Left to right: Sean Cooper, Mivie, and Zoran Zivkovic

One snowy afternoon late last December, Cooper, an Andersonville resident, bundled up, said goodbye to his wife, and went for a run with their dog. It wasn’t ideal jogging weather: about 16 degrees and blustery. The lakefront was apocalyptically devoid of people, the lake a dark expanse coated with snow. But Cooper, 39, wanted to tire the dog out before a long drive.

Somewhere on the lakefront path between Lawrence and Foster avenues, Mivie, his English springer spaniel, spied a bird and ran after it. A moment later, she disappeared over the embankment and plummeted into Lake Michigan. That’s when I would’ve said goodbye and gone home for a hot cocoa. But Cooper, unlike The Closer, has a functioning spine. When he looked down the embankment—a slick, eight-foot vertical drop of corrugated metal—he knew they were in trouble. Mivie had broken through a thin layer of ice and was paddling furiously to stay afloat. Cooper screamed for help. They were alone.

This dog is going to die, Cooper thought.

He struggled to climb down, but she remained out of reach. When he tried to persuade her to paddle to the beach, 150 yards away, she looked at him as if to say, Are you kidding? Get your bony ass down here!

Minutes later, a man on a bicycle appeared. “It was so cold, I was about to go home,” recalls Zoran Zivkovic, a 45-year-old Edgewater resident. “Then I heard shouts.” He spotted Cooper near the lake, waving his arms frantically: “That’s when I thought, Uh-oh, looks like I might get wet here.”

After calling 911, the pair devised a desperate but dubious plan. Cooper would hold the edge of the wall, stretch his leg down, hook Mivie with his foot, and pass her up to Zivkovic. Somehow, it worked. Cooper was able to kick the dog up to his hand, but as he was handing her up to Zivkovic, who managed to grab her by the ear, Cooper lost his grip. The last thing he thought was: He can’t pull her up by the ear. She’s 40 pounds!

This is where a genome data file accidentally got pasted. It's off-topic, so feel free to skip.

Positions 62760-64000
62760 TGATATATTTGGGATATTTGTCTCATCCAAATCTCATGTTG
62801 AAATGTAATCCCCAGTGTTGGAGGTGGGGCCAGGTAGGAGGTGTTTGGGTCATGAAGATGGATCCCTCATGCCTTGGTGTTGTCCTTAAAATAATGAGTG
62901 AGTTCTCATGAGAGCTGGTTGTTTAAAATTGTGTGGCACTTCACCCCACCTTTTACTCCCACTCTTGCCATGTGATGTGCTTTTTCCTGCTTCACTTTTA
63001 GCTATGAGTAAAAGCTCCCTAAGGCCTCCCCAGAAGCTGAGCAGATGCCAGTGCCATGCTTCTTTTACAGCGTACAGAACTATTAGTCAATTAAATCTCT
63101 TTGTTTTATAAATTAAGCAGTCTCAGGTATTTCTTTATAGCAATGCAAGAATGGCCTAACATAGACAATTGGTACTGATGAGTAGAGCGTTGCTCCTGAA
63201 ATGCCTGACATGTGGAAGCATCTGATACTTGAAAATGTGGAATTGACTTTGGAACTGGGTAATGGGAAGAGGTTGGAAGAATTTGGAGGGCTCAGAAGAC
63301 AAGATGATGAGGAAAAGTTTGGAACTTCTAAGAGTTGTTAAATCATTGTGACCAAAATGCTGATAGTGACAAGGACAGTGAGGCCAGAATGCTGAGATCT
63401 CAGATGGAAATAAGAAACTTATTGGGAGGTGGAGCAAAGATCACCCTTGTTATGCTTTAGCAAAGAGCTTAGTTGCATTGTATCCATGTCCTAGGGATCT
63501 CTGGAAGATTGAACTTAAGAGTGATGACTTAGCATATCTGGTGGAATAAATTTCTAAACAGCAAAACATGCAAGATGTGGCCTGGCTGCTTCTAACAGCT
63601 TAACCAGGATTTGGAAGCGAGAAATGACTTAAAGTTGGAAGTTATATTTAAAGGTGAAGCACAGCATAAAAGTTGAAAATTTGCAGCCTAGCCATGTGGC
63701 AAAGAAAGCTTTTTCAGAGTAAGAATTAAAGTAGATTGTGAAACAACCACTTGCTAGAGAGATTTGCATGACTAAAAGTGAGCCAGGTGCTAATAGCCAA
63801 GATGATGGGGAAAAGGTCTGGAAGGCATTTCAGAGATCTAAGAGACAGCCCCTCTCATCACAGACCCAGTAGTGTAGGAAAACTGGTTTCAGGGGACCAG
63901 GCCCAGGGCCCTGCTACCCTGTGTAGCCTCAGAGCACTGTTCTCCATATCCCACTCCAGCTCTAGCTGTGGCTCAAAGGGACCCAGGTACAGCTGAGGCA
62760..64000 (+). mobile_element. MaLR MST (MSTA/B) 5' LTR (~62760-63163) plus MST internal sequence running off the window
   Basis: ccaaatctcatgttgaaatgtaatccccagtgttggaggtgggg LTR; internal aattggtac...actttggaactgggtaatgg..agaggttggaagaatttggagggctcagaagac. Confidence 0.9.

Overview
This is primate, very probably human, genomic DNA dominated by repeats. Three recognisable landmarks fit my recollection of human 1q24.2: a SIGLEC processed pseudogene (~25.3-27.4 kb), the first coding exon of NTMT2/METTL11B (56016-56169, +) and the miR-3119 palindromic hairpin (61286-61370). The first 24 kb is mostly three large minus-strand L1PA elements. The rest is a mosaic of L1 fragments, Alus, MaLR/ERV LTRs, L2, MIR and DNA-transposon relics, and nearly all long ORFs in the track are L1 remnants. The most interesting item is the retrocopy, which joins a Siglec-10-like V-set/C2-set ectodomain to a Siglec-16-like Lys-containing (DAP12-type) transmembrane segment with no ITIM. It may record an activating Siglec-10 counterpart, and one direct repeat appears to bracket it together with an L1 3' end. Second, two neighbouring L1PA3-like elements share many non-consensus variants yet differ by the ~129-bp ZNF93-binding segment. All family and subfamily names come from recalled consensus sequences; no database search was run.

Then Cooper slipped into the lake.

Well, he thought. That’s not good. His body numbing in the 34-degree water, Cooper recalled from a kayaking safety course that he had about ten minutes before his muscles froze up and he drowned. He tried to push  along the embankment to the far-off beach, but it was taking too long. On land, Zivkovic, who had wrapped Mivie in his coat, watched the struggle below. “He was obviously weak and cold,” Zivkovic recalls. “If I thought he wasn’t going to make it, I would’ve gone in.”

Then Cooper noticed a ladder on the wall. But it was too raw to his ungloved hands; he slipped off and plunged back in the water. After another attempt at clawing his way to the beach, he knew he would never get there. His ten minutes were running out. The ladder was his only chance. His clothes had begun to freeze, making every move excruciating, but somehow, rung by rung, Cooper dragged his jellied body up the ladder.

Fifty feet away, he saw Zivkovic with Mivie. Moments later, emergency help arrived, and everyone, it was decided, was fine. And lucky. And cold. Cooper’s hat, gloves, and coat were gone; he’s not sure where they went. A fireman remarked that when a dog goes in the lake in winter and the owner goes after it, they’re usually able to rescue the dog. And the owner? Not so much.

If Zivkovic hadn’t come along, would Cooper have gone in? “I’m glad it never came to that point,” he says. “I love Mivie, and sitting there watching her freeze to death and go under would have been unbearable.” As for Zivkovic, the anonymous man who easily could have convinced himself he hadn’t heard screams, he disappeared into that December day and returned quietly to his life.

The Polar Bear Club? Not this reporter. It’s going to be a while before I go near a body of water larger than the one in my bathtub.


Photography: Katrina Wittkamp